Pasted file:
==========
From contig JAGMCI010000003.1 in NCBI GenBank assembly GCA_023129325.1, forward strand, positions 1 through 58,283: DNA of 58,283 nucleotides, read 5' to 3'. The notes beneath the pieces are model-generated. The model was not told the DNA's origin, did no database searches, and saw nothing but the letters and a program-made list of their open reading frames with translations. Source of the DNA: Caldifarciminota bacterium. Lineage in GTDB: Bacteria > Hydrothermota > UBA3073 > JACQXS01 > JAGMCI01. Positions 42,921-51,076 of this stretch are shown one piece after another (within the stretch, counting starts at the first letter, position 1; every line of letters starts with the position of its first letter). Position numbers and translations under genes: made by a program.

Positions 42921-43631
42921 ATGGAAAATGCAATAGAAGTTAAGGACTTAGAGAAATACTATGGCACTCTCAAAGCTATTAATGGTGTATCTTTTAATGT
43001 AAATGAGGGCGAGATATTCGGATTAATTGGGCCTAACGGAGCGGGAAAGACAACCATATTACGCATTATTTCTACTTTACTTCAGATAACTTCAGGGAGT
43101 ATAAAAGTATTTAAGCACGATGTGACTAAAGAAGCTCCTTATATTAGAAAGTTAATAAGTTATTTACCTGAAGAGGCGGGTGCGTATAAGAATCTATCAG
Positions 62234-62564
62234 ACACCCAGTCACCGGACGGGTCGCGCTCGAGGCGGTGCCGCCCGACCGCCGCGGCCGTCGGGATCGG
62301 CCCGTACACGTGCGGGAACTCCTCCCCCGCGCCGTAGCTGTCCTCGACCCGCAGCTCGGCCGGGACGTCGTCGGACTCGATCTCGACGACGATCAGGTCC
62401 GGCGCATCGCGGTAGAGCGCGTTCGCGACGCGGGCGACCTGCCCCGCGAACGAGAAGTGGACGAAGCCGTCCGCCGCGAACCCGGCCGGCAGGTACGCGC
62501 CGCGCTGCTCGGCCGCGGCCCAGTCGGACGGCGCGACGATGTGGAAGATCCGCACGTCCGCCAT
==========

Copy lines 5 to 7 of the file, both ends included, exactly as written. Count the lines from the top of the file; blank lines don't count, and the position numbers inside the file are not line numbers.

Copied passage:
43101 ATAAAAGTATTTAAGCACGATGTGACTAAAGAAGCTCCTTATATTAGAAAGTTAATAAGTTATTTACCTGAAGAGGCGGGTGCGTATAAGAATCTATCAG
Positions 62234-62564
62234 ACACCCAGTCACCGGACGGGTCGCGCTCGAGGCGGTGCCGCCCGACCGCCGCGGCCGTCGGGATCGG